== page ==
By Jean Blish Siers *
Almost every year, my church offers a class called Disciple Bible Study. Participants meet anywhere from 24 to 36 weeks and dive deep into the Bible. The class I help lead, the first in the series, covers approximately 80% of the Bible, both Old and New Testament, and for many, it’s the first time they’ve ever actually read the Old Testament. I always volunteer to lead that portion – I love the stories, the history, the psalms, and the prophets. It’s fun to see people’s faces when they realize just how wild some of those stories are!
Recently, we worked our way through the beginning of Exodus. A people enslaved are freed. But even a free people must eat. We tried to put ourselves in the place of those who were free and yet lost in a desert; free but still hungry. And suddenly freedom started to look a little less appealing.
The theme kept returning, of course, to, “God provides.” God provided, through Moses, a way out of bondage. God provided a way through the sea, away from the Egyptian army. And God provided food, if the people were willing to gather it.
In everything, God provides, but we are required to do our part. In the book of Exodus, the manna didn’t gather itself! If people were hungry, there was plenty of food. But it needed to be harvested. And there was plenty for everyone. No one should try to take more than they could eat, or try to store it up and let it spoil.
It reminded me of gleaning, which we hadn’t gotten to yet (but Leviticus and Ruth were coming soon!) The earth is a bountiful place with food waiting to be picked and taken to those who are hungry, those who are lost in the wilderness of poverty and food insecurity. As it was for the Jews in the wilderness, the food doesn’t gather itself. Cheerful volunteers go to the fields, harvest, box, and bag. Volunteers deliver to agencies and to individuals, and each takes what they will eat or use.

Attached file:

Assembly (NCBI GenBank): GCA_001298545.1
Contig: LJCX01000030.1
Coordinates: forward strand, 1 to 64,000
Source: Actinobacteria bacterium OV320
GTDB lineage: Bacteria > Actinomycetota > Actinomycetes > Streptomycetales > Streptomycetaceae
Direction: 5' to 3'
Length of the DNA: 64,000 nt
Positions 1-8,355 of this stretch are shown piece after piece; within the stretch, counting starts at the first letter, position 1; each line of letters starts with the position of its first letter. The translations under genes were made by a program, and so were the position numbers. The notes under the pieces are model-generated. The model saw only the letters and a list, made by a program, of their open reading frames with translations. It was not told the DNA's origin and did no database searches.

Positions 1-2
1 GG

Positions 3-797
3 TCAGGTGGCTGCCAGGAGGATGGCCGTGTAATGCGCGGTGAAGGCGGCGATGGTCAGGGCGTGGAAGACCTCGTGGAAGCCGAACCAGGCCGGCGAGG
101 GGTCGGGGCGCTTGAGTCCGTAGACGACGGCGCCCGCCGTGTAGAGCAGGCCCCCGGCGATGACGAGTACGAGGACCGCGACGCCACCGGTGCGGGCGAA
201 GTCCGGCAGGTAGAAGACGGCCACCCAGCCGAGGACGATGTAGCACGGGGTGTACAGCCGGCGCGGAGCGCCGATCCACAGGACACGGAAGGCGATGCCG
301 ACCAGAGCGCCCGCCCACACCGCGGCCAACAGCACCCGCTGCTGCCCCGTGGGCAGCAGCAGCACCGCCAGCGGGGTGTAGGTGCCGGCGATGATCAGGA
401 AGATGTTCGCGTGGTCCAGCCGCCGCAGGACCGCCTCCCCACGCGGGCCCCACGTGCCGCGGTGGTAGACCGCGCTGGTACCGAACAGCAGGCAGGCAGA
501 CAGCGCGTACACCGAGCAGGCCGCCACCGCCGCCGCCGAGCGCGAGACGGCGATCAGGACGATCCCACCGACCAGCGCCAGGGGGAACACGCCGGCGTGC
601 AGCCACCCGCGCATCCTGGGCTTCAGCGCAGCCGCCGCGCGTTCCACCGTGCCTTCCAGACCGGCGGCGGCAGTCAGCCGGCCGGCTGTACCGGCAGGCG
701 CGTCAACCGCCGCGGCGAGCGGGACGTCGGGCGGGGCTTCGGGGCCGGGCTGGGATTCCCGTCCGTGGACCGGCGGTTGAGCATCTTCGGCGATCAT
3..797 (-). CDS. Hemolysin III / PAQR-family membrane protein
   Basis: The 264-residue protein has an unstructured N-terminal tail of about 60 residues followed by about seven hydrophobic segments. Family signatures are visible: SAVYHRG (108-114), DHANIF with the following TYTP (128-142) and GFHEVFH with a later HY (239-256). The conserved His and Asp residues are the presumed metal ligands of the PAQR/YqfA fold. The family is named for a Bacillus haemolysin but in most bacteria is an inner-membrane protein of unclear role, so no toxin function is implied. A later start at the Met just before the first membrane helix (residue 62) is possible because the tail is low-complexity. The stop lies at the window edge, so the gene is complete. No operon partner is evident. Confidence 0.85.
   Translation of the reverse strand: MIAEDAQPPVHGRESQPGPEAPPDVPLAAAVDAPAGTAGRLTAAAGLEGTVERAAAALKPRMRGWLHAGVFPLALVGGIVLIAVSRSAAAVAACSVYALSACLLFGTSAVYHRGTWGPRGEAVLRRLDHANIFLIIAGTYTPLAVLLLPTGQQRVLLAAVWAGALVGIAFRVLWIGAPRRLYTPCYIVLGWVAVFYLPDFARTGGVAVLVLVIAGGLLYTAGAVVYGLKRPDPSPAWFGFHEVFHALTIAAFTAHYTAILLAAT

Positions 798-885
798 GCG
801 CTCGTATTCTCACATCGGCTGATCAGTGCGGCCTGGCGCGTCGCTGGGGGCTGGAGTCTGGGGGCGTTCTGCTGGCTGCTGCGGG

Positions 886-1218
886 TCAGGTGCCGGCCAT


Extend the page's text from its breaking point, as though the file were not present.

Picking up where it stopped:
In the last couple of weeks, our farms have been on the edge of the first killing frost of the season, depending on where they are in my sprawling area. One week, a farmer called and said he’d know by 10am on Monday if his six acres of tomatoes survived a predicted freeze, but we’d have to come glean by Monday afternoon. Talk about gleaning excitement! About a dozen folks signed on to be spontaneous gleaners if the weather held, and at 10am, the farmer called to tell me that the tips of the plants were nipped but the tomatoes seemed fine. We mobilized, some of us driving more than an hour, and saved more than 3,000 pounds of gorgeous tomatoes.
A similar story played out last week when a kind farmer let us know that he had an acre of red and green bell peppers that would be frozen by Saturday morning. On Friday, ten of us, all bundled up, arrived at the field and pulled hundreds and hundreds of pounds of peppers that went to neighborhoods, soup kitchens, food pantries, refugee communities, and more.
There is enough for all of us, and God does provide. But we have to do our part. And beat the frost!
* Jean Blish Siers is SoSA’s Charlotte Area Gleaning Coordinator.Share